As I’m doing this, one decision I made is only modal dialogs will create a new accelerator table state. This keeps things simple, as otherwise logic must be added to enable and disable the accelerator table state whenever the modeless window becomes enabled and disabled.

I also made the design decision that DwlModalBaseForms default to modal. To make it modeless, add a fifth ‘false’ argument to the line calling the DwlModalBaseForm constructor.

Lucky me! The change did not alter a single item in the above exposition.


Darn! I want the example project to show one of each form, therefore I’m going to modify ModalReturnTest so it can be either modal or non-modal. Then I’ll place another button on the AppWindow which opens the modeless version. That will alter the logic, but I decided not to change this writeup. To view the new code, look in the zip file.

This solution to modal dialogs in DWinLib raises two more items which should be mentioned before leaving. The first is my executable lets you open a modeless and a modal dialog, and switch between them. A true modal dialog would not allow that to happen. A solution to the problem is to hold a pointer to the modeless dialog while it is alive, and perform an if (modelessPtr) EnableWindow(modelessWindowHwnd, FALSE); call to disable it in the AppWindow unit at the time it creates the modal dialog. Then undo that when the modeless dialog is destroyed.

The second item is if you respond to the user’s input, as I do in the demo, using a MessageBox or other floating window, you must make the modal dialog the parent of the responding window. If you don’t, the user can repeatedly push the buttons in the modal window, and when the user presses the second MessageBox’s ‘OK’ button, the application will crash while trying to access the destroyed modal window’s memory.

To set the modal window to be the parent of the MessageBox (or other type of window), it is necessary to give the calling unit an awareness of the modal window’s HWND in some manner. I simply passed the ‘this’ pointer back in the ‘optionCallback’ function, and called hwnd() on that. (Thanks go to Marijn Stevens for pointing out the bug in my original code regarding this.)

== A Wrap ==

That feels like a good place to end this article. I hope the information in here is is useful to you, and was as enjoyable to read as it was to write. If you use DWinLib, may these articles help you in your endeavors, and even if you don’t use my work, hopefully you found something useful in these writings.


  • Note 1 - The dwl::grin_ptr is used to keep the unit interdependencies down, as well as to provide automatic cleanup of the held pointer. You may read more about this in another article I wrote: Two-thirds of a pimpl and a grin.
  • Note 2 - Windows can be declared either on the stack or in the heap in DWinLib. DWinLib does not impose any limitations, but logic almost always dictates that the window must be heap-based. Looking at my code while getting ready to publish, I see a stack-based button may be possible here because by the time the program gets to the constructor the base class has already been created, and the HWND is valid. Usually such is not the case.

This came to my attention too close to my deadline, so I will leave everything as-is for now, and look at altering the example and write-up appropriately in the coming weeks.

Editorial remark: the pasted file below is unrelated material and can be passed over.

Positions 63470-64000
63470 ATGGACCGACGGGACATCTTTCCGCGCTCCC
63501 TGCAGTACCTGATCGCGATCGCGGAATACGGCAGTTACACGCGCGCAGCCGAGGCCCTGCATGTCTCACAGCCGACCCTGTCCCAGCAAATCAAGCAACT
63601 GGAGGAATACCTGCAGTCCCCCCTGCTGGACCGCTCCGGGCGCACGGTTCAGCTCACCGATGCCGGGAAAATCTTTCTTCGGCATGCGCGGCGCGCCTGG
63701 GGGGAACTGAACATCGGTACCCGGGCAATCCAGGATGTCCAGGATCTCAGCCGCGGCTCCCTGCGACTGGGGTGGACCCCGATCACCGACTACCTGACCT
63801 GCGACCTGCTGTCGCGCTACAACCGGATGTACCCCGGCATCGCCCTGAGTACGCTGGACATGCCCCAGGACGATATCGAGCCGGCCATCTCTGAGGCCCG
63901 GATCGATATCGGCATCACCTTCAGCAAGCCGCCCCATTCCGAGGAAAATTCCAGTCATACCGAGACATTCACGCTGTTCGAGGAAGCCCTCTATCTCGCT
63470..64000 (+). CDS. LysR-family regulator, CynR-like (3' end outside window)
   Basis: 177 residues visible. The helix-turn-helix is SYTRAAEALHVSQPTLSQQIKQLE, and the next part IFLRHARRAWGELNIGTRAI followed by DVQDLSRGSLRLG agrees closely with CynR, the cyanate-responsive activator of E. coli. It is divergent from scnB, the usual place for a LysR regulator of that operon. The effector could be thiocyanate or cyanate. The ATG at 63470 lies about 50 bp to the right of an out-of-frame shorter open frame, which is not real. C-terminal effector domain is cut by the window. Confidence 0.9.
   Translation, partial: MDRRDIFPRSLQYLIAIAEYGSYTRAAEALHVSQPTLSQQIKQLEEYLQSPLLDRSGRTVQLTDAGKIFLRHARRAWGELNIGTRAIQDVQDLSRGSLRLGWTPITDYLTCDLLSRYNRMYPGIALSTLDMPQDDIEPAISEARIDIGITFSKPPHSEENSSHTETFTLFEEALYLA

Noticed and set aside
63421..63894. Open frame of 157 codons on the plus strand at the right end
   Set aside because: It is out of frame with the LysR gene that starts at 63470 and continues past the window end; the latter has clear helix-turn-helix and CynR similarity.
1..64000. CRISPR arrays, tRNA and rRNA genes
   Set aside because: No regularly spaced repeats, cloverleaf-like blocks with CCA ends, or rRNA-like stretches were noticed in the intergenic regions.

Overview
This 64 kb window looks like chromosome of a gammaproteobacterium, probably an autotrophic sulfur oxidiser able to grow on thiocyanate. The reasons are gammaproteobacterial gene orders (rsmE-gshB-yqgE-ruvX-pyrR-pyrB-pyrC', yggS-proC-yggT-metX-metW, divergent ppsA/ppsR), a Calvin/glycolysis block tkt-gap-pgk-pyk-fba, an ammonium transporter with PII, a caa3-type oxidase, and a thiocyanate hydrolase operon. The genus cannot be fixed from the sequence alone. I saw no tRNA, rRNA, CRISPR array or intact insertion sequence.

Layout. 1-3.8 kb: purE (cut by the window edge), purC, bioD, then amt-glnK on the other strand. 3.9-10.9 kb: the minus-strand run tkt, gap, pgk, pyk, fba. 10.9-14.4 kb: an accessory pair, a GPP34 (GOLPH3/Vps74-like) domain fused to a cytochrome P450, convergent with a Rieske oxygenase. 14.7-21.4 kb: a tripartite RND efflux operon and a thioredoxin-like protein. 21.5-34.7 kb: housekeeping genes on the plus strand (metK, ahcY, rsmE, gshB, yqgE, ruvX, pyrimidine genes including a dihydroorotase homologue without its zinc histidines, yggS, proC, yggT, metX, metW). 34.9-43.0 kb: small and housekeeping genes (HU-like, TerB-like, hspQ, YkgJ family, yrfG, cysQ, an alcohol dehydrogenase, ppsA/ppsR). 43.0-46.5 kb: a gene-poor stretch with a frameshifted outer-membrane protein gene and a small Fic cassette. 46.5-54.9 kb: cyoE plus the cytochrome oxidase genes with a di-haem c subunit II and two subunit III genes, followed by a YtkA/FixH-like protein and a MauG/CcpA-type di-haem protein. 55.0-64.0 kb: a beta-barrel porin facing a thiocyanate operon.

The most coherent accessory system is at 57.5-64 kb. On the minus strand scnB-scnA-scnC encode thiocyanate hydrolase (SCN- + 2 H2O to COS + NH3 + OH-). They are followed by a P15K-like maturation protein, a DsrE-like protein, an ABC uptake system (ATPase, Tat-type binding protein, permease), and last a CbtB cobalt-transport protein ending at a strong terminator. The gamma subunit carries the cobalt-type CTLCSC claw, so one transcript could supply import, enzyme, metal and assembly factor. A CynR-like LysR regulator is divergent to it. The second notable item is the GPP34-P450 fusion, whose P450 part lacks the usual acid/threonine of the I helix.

(I don’t often make stack-based objects simply out of the habit of keeping the number of #includes in my header files to an absolute minimum, and the opportunity is so rare I almost never recognize the opportunity, like here.)

Note 3 - You will be unable to remove the WinAccelerator object from the bare DWinLib application without performing major surgery on a few units. This is the portion which takes care of creating the accelerator table for handling the ‘Ctrl+N’ keystrokes, among others. Part of the magic of the DwlModalBaseForm is it swaps the existing accelerator table for a table that includes a handler for ‘Escape.’ You can add your own accelerators by mirroring the following declaration with appropriate identifiers in the constructor of your DwlModalBaseForm derived units:

gWinApp->accelC.addAccelerator(FVIRTKEY, VK_ESCAPE, (short)cancelCallbackC->id());

When the DwlModalBaseForm is destroyed, the old accelerator table is restored. “Pretty spiffy,” as the old saying goes.

As noted at the end of the article, the accelerator table is only changed for modal dialog windows. Modeless windows will not possess their own accelerator.

Update history

  • 2/13/13 - Updated article to reflect DWinLib 3.01, and integrate everything into the DWinLib overview series.
  • 2/27/06 - Updated code in zip file to fix a bug. Also slightly modified the ‘Modeless dialogs’ section by outlining the bug and the fix.


This article, along with any associated source code and files, is licensed under The Code Project Open License (CPOL)

About the Author

David O'Neil
Software Developer
United States United States
I am the author of Laughing at the Devil: One Man’s Religious Discoveries. For those who are “ready to look at the world - religion, science, spirituality - differently,” LATD is the book to turn to.
In about 1994 I began studying and documenting the astronomy of our ancestors. A hint lead to many years of partial understanding, before a profound breakthrough occurred and some old myths finally made sense.
The greatest of my discoveries is the celestial observations behind the biblical tale of Samson, which was created 3,000 years ago. That find casts a profound new light on the roots of Western religion, as well as the foundation of modern science. To learn more, visit my website.
Trained as a mechanical engineer, I learned C++ programming on my own in order to create a MIDI program. I am delighted to say I also succeeded in that goal. Happy coding, everybody!